You are a research intern to a Congressman who holds a seat on an environmental committee
charged with providing environmental remediation grants to foreign countries. The committee
is to soon consider making a large financial grant to Madagascar; it was specifically requested
to help that country combat its claimed problems of:
• Biodiversity, and
• Soil erosion.
You’ve been tasked with investigating if these problems genuinely exist and if they do, to
• How serious are the problems,
• What are their implications for the future of Madagascar,
• What if any international/global implications exist beyond Madagascar, and
• What actions might be taken to mitigate, and possibly reverse, these problems.
Attached is an environmental report on Madagascar with which to begin your research. Additionally, you
must find and review at least two or more other sources of information regarding Madagascar’s current
environmental issues. From this information you will prepare a briefing report for the Congressman that
is five or more pages long, word processed with 12 point, double-spaced type, and is appropriately
referenced to your research sources. The report will conclude with a few paragraphs containing your opinion
regarding the merit of considering a grant application from Madagascar.
• Deforestation in Madagascar Consequences.pdf
Critical Thinking in Global Challenges
The University of Edinburgh
• Week 1: Essential Concepts in Critical
• Week 2: Assessing Evidence: Credibility and
• Week 3: Assessing Arguments (Part A)
• Week 4: Assessing Arguments (Part B)
• Week 5: Developing your own arguments
35. Critical Thinking in Global Challenges-
The University of Edinburgh
• Climate Change
• Infectious Diseases
36. Bart College Citizen Science
• A potential course for all students
• Citizen Science is an innovative program for all
first-year students at Bard College. Through three
weeks of intensive study during January
intersession, students develop a core
understanding of both the conduct and the
content of science. This foundation allows them
as citizens to grapple with the ever-increasing
number of national and global issues influenced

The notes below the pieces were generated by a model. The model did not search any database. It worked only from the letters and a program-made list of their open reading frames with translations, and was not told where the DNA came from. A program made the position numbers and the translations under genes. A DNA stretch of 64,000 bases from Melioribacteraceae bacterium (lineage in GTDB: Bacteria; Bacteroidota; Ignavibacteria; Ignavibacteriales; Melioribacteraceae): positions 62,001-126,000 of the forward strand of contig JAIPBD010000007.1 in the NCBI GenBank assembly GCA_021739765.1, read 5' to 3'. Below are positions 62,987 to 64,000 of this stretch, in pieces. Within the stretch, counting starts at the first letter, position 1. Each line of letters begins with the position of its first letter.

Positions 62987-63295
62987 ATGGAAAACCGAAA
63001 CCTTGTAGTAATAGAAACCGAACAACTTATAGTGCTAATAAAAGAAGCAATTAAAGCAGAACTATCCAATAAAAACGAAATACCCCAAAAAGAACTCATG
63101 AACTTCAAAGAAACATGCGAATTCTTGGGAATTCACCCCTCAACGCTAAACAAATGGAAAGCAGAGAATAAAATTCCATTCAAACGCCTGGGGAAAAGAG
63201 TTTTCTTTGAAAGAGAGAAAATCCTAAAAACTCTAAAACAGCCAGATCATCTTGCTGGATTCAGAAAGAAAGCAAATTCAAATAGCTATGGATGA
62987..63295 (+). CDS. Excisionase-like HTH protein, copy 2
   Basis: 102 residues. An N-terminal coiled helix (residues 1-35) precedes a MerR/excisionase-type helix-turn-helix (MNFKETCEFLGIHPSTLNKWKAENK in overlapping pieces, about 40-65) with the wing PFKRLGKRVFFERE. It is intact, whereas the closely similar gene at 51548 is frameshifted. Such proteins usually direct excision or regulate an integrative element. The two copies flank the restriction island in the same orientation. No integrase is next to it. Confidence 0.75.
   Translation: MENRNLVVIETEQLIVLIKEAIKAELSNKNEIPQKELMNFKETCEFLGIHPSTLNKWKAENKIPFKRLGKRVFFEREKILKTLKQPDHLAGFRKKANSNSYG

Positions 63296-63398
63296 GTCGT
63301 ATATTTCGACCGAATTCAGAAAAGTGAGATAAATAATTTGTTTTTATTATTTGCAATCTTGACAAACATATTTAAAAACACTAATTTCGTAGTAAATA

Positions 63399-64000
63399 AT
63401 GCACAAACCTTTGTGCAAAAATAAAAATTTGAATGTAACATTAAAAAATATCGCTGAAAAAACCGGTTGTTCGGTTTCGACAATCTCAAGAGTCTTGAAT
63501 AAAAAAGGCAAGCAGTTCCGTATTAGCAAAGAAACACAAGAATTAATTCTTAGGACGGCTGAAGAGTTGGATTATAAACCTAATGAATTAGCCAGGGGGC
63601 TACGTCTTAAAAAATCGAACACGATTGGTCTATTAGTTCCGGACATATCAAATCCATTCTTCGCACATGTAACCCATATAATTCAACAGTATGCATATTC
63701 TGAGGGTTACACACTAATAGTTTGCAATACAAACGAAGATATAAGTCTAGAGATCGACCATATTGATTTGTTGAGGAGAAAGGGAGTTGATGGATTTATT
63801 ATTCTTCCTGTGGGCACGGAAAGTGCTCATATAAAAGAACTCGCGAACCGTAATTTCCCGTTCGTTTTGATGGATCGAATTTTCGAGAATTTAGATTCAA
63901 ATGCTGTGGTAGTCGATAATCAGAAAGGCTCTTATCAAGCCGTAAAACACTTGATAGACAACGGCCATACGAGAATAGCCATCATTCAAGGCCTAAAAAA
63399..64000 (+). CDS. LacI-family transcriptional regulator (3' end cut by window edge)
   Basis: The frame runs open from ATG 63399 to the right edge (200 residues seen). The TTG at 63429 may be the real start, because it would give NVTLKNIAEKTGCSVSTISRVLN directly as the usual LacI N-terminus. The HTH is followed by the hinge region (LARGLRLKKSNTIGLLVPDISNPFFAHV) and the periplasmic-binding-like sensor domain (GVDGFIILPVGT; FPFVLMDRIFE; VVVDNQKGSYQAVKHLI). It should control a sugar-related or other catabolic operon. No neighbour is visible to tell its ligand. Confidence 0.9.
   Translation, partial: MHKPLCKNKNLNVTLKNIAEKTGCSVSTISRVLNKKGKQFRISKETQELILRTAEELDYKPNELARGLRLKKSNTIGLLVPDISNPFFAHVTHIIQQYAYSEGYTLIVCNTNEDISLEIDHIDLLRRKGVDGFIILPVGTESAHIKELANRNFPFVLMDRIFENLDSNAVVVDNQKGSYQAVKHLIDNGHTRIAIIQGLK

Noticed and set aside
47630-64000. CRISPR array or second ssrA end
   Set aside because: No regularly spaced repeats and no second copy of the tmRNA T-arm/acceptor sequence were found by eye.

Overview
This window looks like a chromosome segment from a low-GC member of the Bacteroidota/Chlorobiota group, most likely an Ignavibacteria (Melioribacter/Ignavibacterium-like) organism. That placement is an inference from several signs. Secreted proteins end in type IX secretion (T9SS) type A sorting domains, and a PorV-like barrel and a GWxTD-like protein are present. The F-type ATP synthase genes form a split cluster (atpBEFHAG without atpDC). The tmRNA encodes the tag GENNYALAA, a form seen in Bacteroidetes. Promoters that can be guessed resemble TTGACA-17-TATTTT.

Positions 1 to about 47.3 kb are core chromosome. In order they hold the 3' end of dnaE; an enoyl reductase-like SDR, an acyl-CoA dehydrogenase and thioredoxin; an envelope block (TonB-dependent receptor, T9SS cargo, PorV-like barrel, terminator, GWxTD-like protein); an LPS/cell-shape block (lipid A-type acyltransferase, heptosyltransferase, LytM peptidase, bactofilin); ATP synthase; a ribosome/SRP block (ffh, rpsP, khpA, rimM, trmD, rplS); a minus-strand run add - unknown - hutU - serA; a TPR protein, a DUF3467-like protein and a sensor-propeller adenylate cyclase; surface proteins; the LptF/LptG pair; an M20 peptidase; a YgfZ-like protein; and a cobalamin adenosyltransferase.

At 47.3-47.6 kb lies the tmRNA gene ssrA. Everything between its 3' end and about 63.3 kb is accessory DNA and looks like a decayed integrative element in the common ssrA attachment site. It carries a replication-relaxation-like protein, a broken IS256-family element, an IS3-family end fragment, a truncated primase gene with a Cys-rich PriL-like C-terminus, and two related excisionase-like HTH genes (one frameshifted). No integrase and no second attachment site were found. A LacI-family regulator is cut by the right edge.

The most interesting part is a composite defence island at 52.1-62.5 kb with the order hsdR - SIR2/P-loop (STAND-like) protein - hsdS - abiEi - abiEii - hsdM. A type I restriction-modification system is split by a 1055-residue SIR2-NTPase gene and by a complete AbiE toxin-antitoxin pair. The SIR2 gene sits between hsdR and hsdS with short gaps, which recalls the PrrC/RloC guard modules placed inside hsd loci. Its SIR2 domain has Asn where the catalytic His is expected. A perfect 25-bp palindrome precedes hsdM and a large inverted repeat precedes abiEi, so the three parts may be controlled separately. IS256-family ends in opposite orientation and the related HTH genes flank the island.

We often see and hear what we want to see
and hear, based upon our past experiences,
interests, motives, etc.
• Critical Thinking: A Necessary Skill in the Age of Spin
• The State of Critical Thinking Today: The Need for a Substantive
Concept of Critical Thinking – Paul Hurd
• WHAT IS CRITICAL THINKING? Jennifer Duncan
• Strategies for Helping Students Develop Critical Thinking Skills –
Cornell U. CTE
44. References - Continued
• Critical Thinking on Climate Change: separating
skepticism from denial.
• Time to Bring Pseudoscience into Science
• Non-Scientific Beliefs Among Undergraduate
45. References - Continued
• The Critical Thinking Community
• Association for Informal Logic & Critical Thinking
• Critical Thinking Web
• An Introduction to Critical Thinking
47. What To Do!
• Talk about critical thinking skills (in syllabus &
• Promote critical thinking via techniques
• Use examples from current global issues
• Using Bloom’s Taxonomy based-testing is not
48. IDEA – 12 Course Objectives
Faculty select 3 – 5 objectives on the Faculty
Information Form (FIF) which best describe the
purpose and content of a particular course. When
responding to the evaluation, students ask
themselves: How well am I developing/progressing
on these objectives?
3. Learning to apply course material to improve
thinking, problem solving, and decisions
49. Go as far as you can see.
When you get there,
you can see farther.